Brick Court Chambers

Brexit Law Blog: Archive

This blog tracked legal issues arising from Brexit. It ran from the referendum in 2016 to last post in May of 2021.

Brexit and the Border

Posted on 09 Jan 2017 by Brick Court

David Anderson QC has spoken in Belfast to the Irish Centre of European Law (and thereafter to the Northern Irish judges) on the subject of Brexit and the (Irish) Border.  His talks were given on 13 December, the day after the publication by the House of Lords European Union Committee of its report into UK-Irish relations after Brexit.  His PowerPoint presentation is here and a detailed summary of his presentation follows later in this blog post (click ‘continue reading’ below).

Derrick Wyatt QC also spoke at both events, addressing the issue of what happens when the UK triggers Article 50? Derrick spoke about negotiating the withdrawal agreement, possible future trading agreements between the UK and the EU, what might happen with a “hard Brexit” which could fall off a cliff at the end of the 2 year negotiating period, and the particular effects of all of this on Northern Ireland. His paper is here.

Margaret Gray also addressed both events, speaking about potential Brexit Litigation Issues in Northern Ireland. Margaret discussed the potential subject-matters where EU law issues could continue to arise during and after a withdrawal and how there could be unique litigation opportunities for NI citizens and companies over the next few years as the UK’s new relationship with the EU is developed. She also addressed the issue of how state liability for breaches of EU law could continue to be a source of litigation for sometime after a UK departure from the EU. Her paper is here.

Brexit and the Border: David Anderson QC’s presentation

The UK-Irish Border

David started by recalling the nature of the border (twice the length of the English-Welsh border and three times the length of the English-Scottish border, with nearly 300 formal crossing points and many informal ones).  There are up to 30,000 cross-border commuters daily, and EUR 60bn p.a. in two-way trade.  Yet there are currently no routine impediments to the movement of persons, and no duties or customs checks on goods.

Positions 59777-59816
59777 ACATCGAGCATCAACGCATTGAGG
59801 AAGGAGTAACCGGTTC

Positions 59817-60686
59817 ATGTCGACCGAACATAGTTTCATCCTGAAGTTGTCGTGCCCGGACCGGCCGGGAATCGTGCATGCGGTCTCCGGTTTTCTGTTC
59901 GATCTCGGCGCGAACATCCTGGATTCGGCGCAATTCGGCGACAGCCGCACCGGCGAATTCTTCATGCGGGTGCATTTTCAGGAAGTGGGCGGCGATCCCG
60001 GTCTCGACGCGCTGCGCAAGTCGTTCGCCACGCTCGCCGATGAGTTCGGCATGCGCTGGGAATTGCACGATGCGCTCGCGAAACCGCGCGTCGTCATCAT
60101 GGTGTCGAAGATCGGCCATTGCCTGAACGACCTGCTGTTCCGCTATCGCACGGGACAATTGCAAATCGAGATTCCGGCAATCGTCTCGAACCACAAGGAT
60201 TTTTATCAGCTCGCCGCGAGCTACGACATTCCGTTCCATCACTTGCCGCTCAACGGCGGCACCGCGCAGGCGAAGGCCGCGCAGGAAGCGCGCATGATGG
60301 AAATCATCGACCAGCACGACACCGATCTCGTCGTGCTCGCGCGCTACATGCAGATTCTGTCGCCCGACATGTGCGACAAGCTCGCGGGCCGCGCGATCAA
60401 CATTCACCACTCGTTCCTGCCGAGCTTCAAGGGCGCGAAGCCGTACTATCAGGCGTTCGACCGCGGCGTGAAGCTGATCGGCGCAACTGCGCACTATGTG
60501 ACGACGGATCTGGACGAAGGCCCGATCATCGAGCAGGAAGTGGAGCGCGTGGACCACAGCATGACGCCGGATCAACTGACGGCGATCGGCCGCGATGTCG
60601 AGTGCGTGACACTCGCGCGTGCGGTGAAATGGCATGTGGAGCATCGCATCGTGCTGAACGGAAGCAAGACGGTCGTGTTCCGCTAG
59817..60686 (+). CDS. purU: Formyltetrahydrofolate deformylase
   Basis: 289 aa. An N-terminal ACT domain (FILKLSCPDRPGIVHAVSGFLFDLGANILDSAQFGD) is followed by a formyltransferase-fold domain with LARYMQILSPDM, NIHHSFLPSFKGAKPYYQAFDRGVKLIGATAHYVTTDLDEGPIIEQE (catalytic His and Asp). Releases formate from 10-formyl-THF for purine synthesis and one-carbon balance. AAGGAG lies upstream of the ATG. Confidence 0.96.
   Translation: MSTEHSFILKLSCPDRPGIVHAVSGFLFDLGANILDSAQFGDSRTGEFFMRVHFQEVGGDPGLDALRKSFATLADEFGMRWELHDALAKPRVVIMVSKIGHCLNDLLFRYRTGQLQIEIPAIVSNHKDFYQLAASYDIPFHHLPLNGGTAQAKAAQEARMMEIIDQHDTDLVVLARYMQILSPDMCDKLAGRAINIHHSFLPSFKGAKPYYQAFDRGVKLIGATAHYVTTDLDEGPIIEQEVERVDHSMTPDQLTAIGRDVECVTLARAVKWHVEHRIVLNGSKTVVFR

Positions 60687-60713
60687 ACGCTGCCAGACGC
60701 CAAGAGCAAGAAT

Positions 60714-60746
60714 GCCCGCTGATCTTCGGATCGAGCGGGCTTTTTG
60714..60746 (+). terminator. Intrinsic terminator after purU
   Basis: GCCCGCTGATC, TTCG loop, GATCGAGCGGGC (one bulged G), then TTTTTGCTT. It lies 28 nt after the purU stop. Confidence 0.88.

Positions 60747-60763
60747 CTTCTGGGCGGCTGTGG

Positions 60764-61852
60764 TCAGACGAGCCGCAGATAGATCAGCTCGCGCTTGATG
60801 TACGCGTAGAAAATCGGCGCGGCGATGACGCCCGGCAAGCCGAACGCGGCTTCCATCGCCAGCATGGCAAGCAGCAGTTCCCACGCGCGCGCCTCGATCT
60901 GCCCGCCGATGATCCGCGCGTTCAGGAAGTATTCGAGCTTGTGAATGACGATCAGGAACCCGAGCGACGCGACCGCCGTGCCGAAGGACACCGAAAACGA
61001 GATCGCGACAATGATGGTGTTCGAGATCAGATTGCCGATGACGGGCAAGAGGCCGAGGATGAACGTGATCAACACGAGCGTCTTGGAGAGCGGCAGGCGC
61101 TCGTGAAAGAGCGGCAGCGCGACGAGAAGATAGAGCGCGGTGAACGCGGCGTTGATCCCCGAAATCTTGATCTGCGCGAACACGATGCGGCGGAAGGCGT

Whilst there might in theory be security benefits to a fully-defended border (e.g. in preventing persons who jump bail in Northern Ireland from travelling to the South), it is generally agreed that even if it were practicable, a hard border should be avoided on security grounds (because of the focus for grievance that it would represent), for its possible impact on the peace process, and for the disruption it would cause to economic exchange and to the quality of life.

Movement of persons

The history of the common travel area – the special travel zone that operates between the UK, Ireland, Channel Islands and Isle of Man – was summarised.  Since its establishment in 1922, the CTA has enabled UK and Irish nationals to travel freely to each other’s countries.  These arrangements are permitted by Protocol 20 to the TFEU and there seems to be no reason why they should not be continued after Brexit.

But as the twists and turns of the CTA have shown over time, it has depended for its survival on significant policy coordination and practical cooperation between the UK and Ireland where non-UK and Irish nationals are concerned.  Thus, the controls in place between 1939 and 1952 on Irish Sea crossings were lifted only when Ireland and the UK agreed to operate similar immigration policies.

Such coordination and cooperation have been achieved in recent years where third-country nationals are concerned (e.g. by visa data exchange, and joint visa schemes for India and China, introduced in 2014).  Where EU nationals are concerned, the free movement rules in the Treaty have rendered such coordination largely automatic.

But this will change after Brexit, assuming that the UK will wish to impose (at the least) significant barriers to the entry of non-Irish EU citizens.  With a hard border across the island of Ireland ruled out, new thinking is needed.  But none of the alternatives seems wholly practical, or palatable.  Thus:

  • Even if Ireland (and the EU, whose permission will ultimately be necessary) could stomach additional checks for UK immigration purposes on those arriving (for example) on a plane from Warsaw to Dublin, such checks will not in themselves be enough to prevent the incoming Polish citizens from crossing an undefended border to Northern Ireland (and thereafter, should they wish it, from boarding a plane or ferry in Belfast for Great Britain).